Samuel Ringgold Ward

Samuel Ringgold Ward

Samuel Ringgold Ward

In 1817, Samuel Ringgold Ward was born into slavery in Maryland. He was treated harshly and resented the entire system of chattel slavery. To escape this horrible system, Ward ran away, using the Underground Railroad to reach New York City. In New York, Ward became a school teacher and later a preacher.

His interest in journalism led him to the job of an editor of the Farmer and Northern Star. Wars became involved with the abolitionist movement that was very popular in New York. He, along with others founded the Liberty and Free-Soil parties, edited the Impartial Citizen in Boston and credited the Alienated American. Ward moved to Canada.  Continue reading

Caterina Jarboro

Caterina Jarboro

Caterina Jarboro

Caterina Jarboro (1903-1986) was a pioneering African American opera singer. In 1933 — twenty-two full years before Marian Anderson’s début at the Metropolitan Opera — impresario Alfredo Salmaggi hired Jarboro to sing with his opera company at the Hippodrome.

She was thus the first black opera singer ever to sing on an opera stage in America. (This milestone earned Salmaggi special recognition from First Lady Eleanor Roosevelt.  Continue reading

George H. White

George H. White

George H. White

George Henry White (18 Dec. 1852-28 Dec. 1918), lawyer, legislator, congressman, and racial spokesman, was born near Rosindale in Bladen County, the son of Wiley F. and Mary White. It is possible that he was born into slavery, although the evidence on this is contradictory. He did attend public schools in North Carolina and received training under D. P. Allen, president of the Whitten Normal School in Lumberton.

In 1876 he was an assistant in charge of the exhibition mounted by the U.S. Coast Survey at the Centennial Exhibition in Philadelphia. After graduation from Howard University in 1877, he was principal of the Colored Grade School, the Presbyterian parochial school, and the State Normal School in New Bern. He studied law under Judge William J. Clarke and received a license to practice in North Carolina in 1879.  Continue reading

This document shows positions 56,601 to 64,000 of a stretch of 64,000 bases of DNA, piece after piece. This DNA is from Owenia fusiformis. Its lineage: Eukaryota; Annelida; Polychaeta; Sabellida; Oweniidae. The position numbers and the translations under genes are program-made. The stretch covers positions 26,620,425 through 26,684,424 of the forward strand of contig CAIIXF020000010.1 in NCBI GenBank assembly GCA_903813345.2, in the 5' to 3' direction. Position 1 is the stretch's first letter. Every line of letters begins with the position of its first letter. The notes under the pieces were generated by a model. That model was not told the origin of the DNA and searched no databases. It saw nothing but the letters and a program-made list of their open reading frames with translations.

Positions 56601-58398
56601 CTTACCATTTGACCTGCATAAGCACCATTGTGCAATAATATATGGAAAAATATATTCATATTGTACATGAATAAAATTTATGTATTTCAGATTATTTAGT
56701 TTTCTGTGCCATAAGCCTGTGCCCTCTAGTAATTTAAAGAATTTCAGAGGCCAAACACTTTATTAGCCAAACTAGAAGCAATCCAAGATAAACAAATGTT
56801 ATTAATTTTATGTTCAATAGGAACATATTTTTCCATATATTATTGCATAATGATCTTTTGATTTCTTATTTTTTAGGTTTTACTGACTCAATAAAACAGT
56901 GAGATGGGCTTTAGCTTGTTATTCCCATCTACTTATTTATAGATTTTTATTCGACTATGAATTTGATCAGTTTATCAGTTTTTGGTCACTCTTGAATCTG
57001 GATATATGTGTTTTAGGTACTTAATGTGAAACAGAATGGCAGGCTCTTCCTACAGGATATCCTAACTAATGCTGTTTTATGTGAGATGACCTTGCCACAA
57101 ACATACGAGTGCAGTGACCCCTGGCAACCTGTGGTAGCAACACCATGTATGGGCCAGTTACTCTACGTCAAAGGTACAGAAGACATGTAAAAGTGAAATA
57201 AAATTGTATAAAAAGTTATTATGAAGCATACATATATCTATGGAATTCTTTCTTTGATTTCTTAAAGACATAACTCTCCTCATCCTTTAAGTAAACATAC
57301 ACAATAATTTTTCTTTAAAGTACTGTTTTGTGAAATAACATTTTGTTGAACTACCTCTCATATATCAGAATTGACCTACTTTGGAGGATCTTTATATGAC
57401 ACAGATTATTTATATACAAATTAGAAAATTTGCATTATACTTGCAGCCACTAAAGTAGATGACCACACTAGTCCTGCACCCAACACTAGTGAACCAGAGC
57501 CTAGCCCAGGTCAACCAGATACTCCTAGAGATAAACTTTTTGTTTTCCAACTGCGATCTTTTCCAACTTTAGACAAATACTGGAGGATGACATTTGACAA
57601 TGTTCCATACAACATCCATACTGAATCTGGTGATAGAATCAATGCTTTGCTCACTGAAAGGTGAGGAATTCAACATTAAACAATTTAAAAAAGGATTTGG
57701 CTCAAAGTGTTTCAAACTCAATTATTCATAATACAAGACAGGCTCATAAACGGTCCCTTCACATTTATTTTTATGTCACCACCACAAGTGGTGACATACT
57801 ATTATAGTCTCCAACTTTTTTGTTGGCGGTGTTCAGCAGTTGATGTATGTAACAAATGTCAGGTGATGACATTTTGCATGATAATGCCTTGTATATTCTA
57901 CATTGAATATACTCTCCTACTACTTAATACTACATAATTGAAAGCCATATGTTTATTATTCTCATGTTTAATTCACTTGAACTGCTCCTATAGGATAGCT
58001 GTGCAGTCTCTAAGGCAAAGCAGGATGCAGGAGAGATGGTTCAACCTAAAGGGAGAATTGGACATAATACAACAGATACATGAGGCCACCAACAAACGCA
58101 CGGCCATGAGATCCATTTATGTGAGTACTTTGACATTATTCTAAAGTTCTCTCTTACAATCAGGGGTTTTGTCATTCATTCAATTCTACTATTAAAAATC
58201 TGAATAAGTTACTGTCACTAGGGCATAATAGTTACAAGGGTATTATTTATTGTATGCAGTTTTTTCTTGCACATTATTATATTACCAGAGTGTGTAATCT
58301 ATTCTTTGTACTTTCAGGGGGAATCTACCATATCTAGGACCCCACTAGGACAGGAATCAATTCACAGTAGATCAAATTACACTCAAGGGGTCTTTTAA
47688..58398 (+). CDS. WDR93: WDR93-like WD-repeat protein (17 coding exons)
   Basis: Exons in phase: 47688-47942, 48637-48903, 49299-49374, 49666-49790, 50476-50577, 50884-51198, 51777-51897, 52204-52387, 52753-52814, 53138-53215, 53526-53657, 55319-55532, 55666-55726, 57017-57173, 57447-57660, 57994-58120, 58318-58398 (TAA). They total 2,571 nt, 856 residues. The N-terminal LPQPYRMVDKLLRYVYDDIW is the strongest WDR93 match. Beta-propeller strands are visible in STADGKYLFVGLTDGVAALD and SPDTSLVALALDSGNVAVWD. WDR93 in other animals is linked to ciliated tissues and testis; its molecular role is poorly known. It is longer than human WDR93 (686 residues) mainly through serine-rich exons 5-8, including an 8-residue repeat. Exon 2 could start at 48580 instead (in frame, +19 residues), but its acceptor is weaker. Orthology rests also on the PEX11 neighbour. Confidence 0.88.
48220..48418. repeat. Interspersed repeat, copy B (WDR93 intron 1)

Nannie Helen Burroughs

Nannie Helen Burroughs

Nannie Helen Burroughs

Among the most outstanding African-American educators of the post-reconstruction era of the late nineteenth century to the middle of the twentieth century were Dr. Anna Julia Cooper and Ms. Nannie Helen Burroughs. During this extremely difficult and rocky period for African-Americans these dedicated sisters were confronted with the arduous tasks of struggling for racial uplift, economic justice and social equality.

Nannie Helen Burroughs became a school founder, educator and civil rights activist. She identified African-American teachers such as Anna Julia Cooper as important role models. She attended public schools in Washington, D.C., graduated with honors in 1896, studied business in 1902, and received an honorary M.A. degree from Eckstein-Norton University in Kentucky in 1907.  Continue reading

Ambrose Caliver

Ambrose Caliver

Ambrose Caliver

A major contributor to the field of adult education, Dr. Ambrose Caliver devoted much of his professional life to adult literacy. While this area continued to occupy his interest and best efforts, he also took an active role in such matters as displaced persons, human rights, public affairs, aging, and professional development of adult educators.

Born in 1894, Caliver began his career as a high school principal in Tennessee. Before his death in 1962 he served in the following capacities: faculty member at Fisk University; specialist in the education of Negroes, United States Office of Education; organizer of the National Advisory Committee on the Education on Negroes.  Continue reading

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